Purpose: This paper aims to review developments in dark tourism research over a 20-year period from its inception in 1996. This paper also considers the reasons why people visit dark tourism sites and the different perspectives of site operators, tourists and academics. Design/methodology/approach: This paper uses a round table discussion with three participants – all researchers who played a significant role in developing the early concept of dark tourism. The paper also explores a number of questions about past, current and future research interests and developments. Findings: It was observed that dark tourism site operators and visitors tend to view the act of remembrance as a significant reason for visiting a site associated with past atrocities. This perspective is rather different from the original concept of dark tourism – viewed by many as a form of pilgrimage tourism. Practical implications: The review reveals a gap between aspects of the literature on dark tourism and the reasons why these sites remain popular with tourists. Site operators and visitors say that motives for visiting are more commonly associated with an act of remembrance and a sense of pilgrimage than a desire to view a site associated with pain and death. Originality/value: This viewpoint provides a 20-year perspective on research in dark tourism based on a conversation between three of the most eminent researchers in the field.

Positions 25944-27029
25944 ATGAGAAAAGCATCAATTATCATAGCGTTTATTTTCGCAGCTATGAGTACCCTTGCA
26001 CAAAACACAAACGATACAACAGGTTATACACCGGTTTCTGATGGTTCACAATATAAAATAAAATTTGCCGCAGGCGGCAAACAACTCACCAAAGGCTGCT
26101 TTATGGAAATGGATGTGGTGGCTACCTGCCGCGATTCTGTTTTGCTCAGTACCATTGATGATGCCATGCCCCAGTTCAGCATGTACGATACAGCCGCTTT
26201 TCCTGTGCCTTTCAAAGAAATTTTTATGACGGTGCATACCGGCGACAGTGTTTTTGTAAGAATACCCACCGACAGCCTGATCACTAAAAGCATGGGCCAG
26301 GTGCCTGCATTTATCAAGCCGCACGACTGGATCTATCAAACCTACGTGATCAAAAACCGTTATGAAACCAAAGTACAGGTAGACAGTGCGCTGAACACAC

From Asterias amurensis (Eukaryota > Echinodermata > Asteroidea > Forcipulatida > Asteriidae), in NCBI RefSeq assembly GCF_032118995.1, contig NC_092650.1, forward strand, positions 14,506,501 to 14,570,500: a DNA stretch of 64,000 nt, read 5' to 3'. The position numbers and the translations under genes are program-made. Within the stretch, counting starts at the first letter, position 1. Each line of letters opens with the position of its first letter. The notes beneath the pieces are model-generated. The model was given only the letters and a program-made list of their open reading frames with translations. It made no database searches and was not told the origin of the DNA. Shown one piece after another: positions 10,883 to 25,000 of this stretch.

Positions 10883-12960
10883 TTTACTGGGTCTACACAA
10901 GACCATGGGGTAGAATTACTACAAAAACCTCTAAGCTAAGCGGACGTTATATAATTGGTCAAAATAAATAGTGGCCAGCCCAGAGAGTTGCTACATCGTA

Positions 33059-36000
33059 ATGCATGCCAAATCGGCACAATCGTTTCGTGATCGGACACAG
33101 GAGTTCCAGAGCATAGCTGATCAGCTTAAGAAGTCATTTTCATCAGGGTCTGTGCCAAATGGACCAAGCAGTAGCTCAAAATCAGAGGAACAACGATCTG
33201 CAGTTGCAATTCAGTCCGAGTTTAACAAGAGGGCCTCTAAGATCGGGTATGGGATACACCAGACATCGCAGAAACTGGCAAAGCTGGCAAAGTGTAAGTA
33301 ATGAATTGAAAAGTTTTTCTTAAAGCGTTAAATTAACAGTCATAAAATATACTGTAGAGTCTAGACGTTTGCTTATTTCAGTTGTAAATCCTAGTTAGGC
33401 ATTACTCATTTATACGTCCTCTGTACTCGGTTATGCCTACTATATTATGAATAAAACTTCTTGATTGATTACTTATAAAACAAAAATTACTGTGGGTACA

- dark tourism research
- pilgrimage tourism